The level and distribution pattern of HP1 beta in the embryonic brain correspond to those of H3K9me1/me2 but not of H3K9me3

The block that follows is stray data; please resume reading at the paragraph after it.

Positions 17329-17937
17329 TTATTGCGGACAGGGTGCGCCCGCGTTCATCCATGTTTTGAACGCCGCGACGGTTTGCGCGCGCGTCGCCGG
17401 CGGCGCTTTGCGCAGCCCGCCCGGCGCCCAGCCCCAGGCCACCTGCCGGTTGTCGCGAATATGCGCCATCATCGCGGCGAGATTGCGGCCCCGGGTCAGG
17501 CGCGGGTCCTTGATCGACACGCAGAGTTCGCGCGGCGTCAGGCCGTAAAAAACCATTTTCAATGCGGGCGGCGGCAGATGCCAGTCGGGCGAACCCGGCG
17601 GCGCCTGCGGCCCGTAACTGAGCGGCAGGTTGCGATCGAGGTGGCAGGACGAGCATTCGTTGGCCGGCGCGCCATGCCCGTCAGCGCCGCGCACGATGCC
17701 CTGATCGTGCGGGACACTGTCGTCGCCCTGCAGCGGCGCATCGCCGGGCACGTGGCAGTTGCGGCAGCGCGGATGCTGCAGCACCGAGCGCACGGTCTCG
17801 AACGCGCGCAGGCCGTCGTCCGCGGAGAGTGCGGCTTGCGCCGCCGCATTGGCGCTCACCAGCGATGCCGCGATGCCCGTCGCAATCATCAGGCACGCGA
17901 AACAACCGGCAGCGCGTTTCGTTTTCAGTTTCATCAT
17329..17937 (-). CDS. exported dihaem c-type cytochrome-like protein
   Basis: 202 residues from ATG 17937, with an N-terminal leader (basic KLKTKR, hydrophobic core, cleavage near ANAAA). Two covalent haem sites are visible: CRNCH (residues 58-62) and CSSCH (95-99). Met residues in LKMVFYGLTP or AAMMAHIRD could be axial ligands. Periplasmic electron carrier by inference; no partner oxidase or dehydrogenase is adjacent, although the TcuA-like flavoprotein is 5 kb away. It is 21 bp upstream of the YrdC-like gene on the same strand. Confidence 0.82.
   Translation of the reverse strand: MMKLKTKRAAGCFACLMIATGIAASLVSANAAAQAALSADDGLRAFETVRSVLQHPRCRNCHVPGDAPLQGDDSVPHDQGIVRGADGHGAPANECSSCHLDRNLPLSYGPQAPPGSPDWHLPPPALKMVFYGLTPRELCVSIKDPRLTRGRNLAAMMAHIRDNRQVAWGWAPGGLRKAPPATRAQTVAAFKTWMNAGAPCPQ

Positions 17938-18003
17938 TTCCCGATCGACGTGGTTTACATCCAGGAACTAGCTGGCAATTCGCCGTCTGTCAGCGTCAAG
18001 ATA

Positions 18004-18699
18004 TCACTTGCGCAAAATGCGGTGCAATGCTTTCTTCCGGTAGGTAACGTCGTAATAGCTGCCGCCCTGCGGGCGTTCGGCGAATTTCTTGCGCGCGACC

We studied the histone signature of embryonic and adult brains to strengthen existing evidence of the importance of the histone code in mouse brain development. We analyzed the levels and distribution patterns of H3K9me1, H3K9me2, H3K9me3, and HP1 beta in both embryonic and adult brains. Western blotting showed that during mouse brain development, the levels of H3K9me1, H3K9me2, and HP1 beta exhibited almost identical trends, with the highest protein levels occurring at E15 stage. These trends differed from the relatively stable level of H3K9me3 at developmental stages E8, E13, E15, and E18. Compared with embryonic brains, adult brains were characterized by very low levels of H3K9me1/me2/me3 and HP1 beta. Manipulation of the embryonic epigenome through histone deacetylase inhibitor treatment did not affect the distribution patterns of the studied histone markers in embryonic ventricular ependyma. Similarly, Hdac3 depletion in adult animals had no effect on histone methylation in the adult hippocampus. Our results indicate that the distribution of HP1 beta in the embryonic mouse brain is related to that of H3K9me1/me2 but not to that of H3K9me3. The unique status of H3K9me3 in the brain was confirmed by its pronounced accumulation in the granular layer of the adult olfactory bulb. Moreover, among the studied proteins, H3K9me3 was the only posttranslational histone modification that was highly abundant at clusters of centromeric heterochromatin, called chromocenters. When we focused on the hippocampus, we found this region to be rich in H3K9me1 and H3K9me3, whereas H3K9me2 and HP1 beta were present at a very low level or even absent in the hippocampal blade. Taken together, these results revealed differences in the epigenome of the embryonic and adult mouse brain and showed that the adult hippocampus, the granular layer of the adult olfactory bulb, and the ventricular ependyma of the embryonic brain are colonized by specific epigenetic marks.